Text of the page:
- The Guardian, Saturday 17 January 2009
At this late hour of the world's history books are to be found in every room of the house - in the nursery, in the drawing room, in the dining room, in the kitchen. And in some houses they have collected so that they have to be accommodated with a room of their own. Novels, poems, histories, memoirs, valuable books in leather, cheap books in paper - one stops sometimes before them and asks in a transient amazement what is the pleasure I get, or the good I create, from passing my eyes up and down these innumerable lines of print? Reading is a very complex art - the hastiest examination of our sensations as a reader will show us that much. And our duties as readers are many and various. But perhaps it may be said that our first duty to a book is that one should read it for the first time as if one were writing it.
One should begin by sitting in the dock with the criminal, not by mounting the bench to sit among the Judges. One should be an accomplice with the writer in his act, whether good or bad, of creation. For each of these books, however it may differ in kind and quality, is an attempt to make something. And our first duty as readers is to try and understand what the writer is making from the first word with which he builds his first sentence to the last with which he ends his book. We must not impose our design upon him; we must not try to make him conform his will to ours. We must allow Defoe to be Defoe and Jane Austen to be Jane Austen as freely as we allow the tiger to have his fur and the tortoise to have his shell. And this is very difficult. For it is one of the qualities of greatness that it brings Heaven and earth and human nature into conformity with its own vision.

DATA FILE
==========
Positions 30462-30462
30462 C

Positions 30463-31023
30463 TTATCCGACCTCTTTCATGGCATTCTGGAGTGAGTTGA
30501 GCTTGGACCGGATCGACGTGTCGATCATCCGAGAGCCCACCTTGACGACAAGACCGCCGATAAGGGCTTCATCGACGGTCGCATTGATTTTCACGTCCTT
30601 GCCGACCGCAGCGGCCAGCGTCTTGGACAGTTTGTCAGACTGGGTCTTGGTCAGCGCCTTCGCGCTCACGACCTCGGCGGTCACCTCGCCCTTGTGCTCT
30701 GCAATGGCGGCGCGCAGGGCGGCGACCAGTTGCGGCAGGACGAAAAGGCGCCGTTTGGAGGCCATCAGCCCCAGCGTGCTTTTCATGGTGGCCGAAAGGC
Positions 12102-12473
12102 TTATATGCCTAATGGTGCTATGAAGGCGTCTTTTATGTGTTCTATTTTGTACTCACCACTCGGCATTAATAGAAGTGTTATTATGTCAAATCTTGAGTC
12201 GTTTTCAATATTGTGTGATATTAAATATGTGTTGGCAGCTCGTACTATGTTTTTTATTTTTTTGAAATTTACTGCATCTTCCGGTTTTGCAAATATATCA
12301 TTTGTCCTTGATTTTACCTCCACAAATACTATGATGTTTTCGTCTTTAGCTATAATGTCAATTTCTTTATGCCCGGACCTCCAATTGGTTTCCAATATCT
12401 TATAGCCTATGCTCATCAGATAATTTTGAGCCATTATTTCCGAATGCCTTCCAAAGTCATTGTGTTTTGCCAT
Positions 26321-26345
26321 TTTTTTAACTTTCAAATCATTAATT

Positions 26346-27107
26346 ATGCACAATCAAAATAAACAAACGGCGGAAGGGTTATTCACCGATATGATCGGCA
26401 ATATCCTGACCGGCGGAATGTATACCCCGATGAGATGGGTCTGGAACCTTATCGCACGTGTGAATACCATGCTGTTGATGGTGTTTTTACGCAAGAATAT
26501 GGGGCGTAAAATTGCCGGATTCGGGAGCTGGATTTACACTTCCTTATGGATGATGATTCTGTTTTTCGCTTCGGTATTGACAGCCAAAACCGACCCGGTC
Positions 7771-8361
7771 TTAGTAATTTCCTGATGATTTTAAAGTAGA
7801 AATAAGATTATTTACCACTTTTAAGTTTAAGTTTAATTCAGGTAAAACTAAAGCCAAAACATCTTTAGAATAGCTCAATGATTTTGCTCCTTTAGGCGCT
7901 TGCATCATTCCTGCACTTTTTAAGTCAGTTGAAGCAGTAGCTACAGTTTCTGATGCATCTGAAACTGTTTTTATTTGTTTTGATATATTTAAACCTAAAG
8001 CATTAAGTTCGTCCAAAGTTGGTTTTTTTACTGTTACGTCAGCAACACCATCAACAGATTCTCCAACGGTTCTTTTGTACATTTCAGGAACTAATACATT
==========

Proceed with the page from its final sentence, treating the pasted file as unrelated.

The great writers thus often require us to make heroic efforts in order to read them rightly. They bend us and break us. To go from Defoe to Jane Austen, from Hardy to Peacock, from Trollope to Meredith, from Richardson to Rudyard Kipling, is to be wrenched and distorted, to be thrown violently this way and that. And so, too, with the lesser writers. Each is singular; each has a view, a temperament, an experience of his own which may conflict with ours but must be allowed to express itself fully if we are to do him justice. And the writers who have most to give us often do most violence to our prejudices, particularly if they are our own contemporaries, so that we have need of all our imagination and understanding if we are to get the utmost that they can give us. But reading, as we have suggested, is a complex art. It does not merely consist in sympathising and understanding. It consists, too, in criticising and in judging.